An argument could almost be made for Ash as Evil Dead’s own spin on the “final girl”, as he mostly stays far away from traditional masculinity seen in leading men. While he eventually evolves into a pseudo-parody of traditional masculinity in later series installments, the first film gives no indication that that is the path the character is destined to take. Even his name- Ashley; not Ashton or just Ash, but very specifically Ashley- tells the viewer that he should not be looked to as the traditional leading male.
It’s not until the 2015 show that we get any sort of backstory on Ash as a character; thus, he is considerably void of any memorable traits or general personality. He’s nice, he’s dating Linda, and that’s about it.
Contrast this with the information we are given about Evil Dead (2013)’s protagonist: Mia is a struggling heroin addict, which is an aspect of her character continually brought up throughout the film and is central to the plot. Her relationship to her brother is particularly fraught as well. Although that’s really all we find out about her before the possession begins, it is still a considerable amount more of characterization than Ash gets in his initial film.
Though neither particularly focuses on characterization, the original can take claim to the most iconic, and the remake can take the most fleshed-out.
Ultimately, the Evil Dead series can of course continue forward outside of Ashley J. Williams, primarily through its gore and general violence against unsuspecting young adults. As recently as December of 2019, there has been discussion of yet another Evil Dead film; although if it will be a completely new story or a sequel to the 2013 film, or if it will ever even get off the ground at all, remains to be seen. But just as before, they have at least confirmed that there will be no effort to recast or remotely feature Ashley J. Williams.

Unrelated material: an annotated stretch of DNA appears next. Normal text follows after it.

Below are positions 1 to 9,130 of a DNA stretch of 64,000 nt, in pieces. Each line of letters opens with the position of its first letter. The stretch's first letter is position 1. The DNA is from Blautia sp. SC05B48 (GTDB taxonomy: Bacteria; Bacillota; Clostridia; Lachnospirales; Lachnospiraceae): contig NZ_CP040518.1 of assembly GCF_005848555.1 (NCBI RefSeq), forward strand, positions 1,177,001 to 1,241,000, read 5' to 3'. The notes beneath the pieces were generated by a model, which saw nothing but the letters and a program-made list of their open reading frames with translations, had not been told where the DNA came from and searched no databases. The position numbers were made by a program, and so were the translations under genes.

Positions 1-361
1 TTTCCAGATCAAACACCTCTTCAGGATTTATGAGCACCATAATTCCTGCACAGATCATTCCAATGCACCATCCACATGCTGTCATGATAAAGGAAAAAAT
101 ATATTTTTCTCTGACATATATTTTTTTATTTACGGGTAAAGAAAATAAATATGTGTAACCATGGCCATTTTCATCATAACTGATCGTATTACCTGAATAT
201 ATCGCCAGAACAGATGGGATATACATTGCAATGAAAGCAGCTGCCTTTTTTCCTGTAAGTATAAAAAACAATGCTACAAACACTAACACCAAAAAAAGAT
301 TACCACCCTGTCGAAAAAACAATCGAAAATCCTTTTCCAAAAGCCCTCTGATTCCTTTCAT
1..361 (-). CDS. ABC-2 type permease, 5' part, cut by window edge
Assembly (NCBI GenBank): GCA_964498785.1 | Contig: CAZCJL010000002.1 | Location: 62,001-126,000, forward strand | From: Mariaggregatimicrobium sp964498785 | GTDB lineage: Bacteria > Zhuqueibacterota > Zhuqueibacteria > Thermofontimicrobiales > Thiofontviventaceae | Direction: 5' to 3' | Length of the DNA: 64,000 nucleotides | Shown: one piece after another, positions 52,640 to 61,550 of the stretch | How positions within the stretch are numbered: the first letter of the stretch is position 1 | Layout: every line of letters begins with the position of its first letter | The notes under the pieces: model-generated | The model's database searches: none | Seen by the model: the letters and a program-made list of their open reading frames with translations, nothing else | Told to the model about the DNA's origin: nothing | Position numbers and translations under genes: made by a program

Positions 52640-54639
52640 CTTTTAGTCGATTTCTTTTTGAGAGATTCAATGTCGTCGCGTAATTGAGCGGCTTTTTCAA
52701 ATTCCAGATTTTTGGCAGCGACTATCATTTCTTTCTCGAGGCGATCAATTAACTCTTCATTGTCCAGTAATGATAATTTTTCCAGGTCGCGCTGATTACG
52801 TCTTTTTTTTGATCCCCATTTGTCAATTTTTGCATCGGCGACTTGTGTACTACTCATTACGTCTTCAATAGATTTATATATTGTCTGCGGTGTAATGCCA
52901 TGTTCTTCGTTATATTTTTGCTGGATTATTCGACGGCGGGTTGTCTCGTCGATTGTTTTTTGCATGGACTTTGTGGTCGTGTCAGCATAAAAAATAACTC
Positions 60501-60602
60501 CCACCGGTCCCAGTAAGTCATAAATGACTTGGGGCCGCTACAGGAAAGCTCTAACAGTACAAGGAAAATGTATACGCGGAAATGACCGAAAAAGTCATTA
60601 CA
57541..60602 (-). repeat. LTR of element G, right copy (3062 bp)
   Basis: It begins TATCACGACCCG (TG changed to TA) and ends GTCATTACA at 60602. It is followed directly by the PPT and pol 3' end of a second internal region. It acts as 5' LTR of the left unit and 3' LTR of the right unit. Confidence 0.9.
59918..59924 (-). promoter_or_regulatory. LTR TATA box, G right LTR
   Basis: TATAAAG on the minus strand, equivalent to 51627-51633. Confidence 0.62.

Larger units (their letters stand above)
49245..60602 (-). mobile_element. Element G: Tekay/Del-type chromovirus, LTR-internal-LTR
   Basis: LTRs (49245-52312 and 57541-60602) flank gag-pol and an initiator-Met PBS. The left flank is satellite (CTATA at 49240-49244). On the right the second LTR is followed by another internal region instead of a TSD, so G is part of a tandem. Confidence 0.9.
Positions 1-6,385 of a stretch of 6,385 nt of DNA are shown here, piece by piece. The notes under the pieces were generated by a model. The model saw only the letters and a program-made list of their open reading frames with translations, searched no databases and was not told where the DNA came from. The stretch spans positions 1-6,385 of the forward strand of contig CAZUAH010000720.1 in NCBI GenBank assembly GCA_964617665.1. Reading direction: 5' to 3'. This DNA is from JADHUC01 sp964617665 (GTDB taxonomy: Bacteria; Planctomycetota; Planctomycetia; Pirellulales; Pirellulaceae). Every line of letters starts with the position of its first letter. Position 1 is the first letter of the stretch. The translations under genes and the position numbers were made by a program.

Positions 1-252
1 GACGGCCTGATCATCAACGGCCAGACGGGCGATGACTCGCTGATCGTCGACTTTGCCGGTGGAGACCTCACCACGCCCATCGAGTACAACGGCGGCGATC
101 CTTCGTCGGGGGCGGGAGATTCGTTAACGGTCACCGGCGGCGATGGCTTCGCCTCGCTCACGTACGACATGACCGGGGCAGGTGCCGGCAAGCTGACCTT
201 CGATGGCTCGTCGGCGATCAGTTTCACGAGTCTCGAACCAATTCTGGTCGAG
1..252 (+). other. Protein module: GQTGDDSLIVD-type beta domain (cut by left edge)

If nothing else, it confirms my suspicions that were discussed in the previous paragraph: the people behind this franchise know that Ash is too iconic to try and change by now, and no one but Bruce Campbell can portray him. I think that long as the cultural icon is respected, and the gore is good, fans of the series will remain mostly content with movies unrelated to the story of the original trilogy.